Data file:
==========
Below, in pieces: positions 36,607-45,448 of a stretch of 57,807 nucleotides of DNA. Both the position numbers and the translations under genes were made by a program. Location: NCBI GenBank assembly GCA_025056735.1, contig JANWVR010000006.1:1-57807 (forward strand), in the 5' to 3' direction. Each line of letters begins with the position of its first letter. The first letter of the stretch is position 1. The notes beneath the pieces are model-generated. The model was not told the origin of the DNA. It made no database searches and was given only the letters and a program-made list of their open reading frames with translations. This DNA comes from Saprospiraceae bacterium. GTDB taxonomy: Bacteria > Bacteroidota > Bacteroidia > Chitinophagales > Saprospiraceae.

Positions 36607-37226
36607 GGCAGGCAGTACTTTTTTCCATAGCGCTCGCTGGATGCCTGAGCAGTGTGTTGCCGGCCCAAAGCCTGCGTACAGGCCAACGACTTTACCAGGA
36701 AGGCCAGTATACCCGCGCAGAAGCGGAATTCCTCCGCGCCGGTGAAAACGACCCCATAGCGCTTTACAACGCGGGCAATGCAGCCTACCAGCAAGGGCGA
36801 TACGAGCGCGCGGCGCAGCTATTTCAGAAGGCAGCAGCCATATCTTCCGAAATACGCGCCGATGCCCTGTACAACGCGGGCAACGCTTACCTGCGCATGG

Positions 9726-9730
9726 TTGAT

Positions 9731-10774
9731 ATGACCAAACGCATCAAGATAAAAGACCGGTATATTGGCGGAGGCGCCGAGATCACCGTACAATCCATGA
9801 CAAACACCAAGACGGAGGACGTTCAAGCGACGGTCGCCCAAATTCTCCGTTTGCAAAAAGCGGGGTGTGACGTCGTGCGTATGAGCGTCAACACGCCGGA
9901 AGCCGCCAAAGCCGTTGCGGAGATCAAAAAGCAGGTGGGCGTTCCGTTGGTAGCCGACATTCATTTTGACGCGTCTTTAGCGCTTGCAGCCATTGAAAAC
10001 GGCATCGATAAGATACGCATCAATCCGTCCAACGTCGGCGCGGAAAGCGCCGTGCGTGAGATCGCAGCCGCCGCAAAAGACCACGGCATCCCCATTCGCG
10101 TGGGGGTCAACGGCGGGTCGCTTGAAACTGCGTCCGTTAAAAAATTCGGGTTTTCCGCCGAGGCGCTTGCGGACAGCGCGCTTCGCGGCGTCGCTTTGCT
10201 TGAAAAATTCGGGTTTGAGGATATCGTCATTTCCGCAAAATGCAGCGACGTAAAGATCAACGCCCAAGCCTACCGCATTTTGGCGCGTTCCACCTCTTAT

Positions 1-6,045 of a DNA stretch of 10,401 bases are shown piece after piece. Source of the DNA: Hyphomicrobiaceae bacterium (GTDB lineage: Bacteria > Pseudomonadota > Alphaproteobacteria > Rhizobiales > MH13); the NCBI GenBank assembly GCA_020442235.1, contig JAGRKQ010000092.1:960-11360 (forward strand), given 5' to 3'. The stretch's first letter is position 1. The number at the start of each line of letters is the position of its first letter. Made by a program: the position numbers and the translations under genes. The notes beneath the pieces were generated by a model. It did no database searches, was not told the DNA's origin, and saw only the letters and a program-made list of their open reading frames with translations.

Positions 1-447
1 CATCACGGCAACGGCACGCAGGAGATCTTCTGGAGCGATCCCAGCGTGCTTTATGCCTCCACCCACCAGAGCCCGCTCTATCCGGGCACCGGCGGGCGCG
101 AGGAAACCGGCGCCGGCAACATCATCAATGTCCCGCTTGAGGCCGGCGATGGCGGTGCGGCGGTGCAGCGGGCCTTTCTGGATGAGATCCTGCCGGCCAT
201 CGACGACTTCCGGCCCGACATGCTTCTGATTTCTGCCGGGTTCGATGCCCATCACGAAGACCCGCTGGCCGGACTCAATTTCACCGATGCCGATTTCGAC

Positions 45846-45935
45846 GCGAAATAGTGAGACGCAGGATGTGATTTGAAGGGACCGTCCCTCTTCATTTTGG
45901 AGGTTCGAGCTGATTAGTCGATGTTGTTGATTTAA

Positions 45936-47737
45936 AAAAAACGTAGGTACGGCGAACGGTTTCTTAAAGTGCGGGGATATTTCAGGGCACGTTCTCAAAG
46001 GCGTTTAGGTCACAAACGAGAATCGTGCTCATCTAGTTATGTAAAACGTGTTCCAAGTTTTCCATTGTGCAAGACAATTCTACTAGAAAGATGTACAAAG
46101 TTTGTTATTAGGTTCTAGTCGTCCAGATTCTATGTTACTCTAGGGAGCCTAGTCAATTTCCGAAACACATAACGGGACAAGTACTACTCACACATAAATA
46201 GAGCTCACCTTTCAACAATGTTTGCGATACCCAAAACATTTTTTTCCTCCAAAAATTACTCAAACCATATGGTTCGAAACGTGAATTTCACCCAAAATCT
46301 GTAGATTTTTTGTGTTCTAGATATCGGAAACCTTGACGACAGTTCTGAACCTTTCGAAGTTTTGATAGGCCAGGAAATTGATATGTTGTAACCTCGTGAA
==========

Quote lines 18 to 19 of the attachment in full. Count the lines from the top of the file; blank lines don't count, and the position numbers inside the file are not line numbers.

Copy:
101 AGGAAACCGGCGCCGGCAACATCATCAATGTCCCGCTTGAGGCCGGCGATGGCGGTGCGGCGGTGCAGCGGGCCTTTCTGGATGAGATCCTGCCGGCCAT
201 CGACGACTTCCGGCCCGACATGCTTCTGATTTCTGCCGGGTTCGATGCCCATCACGAAGACCCGCTGGCCGGACTCAATTTCACCGATGCCGATTTCGAC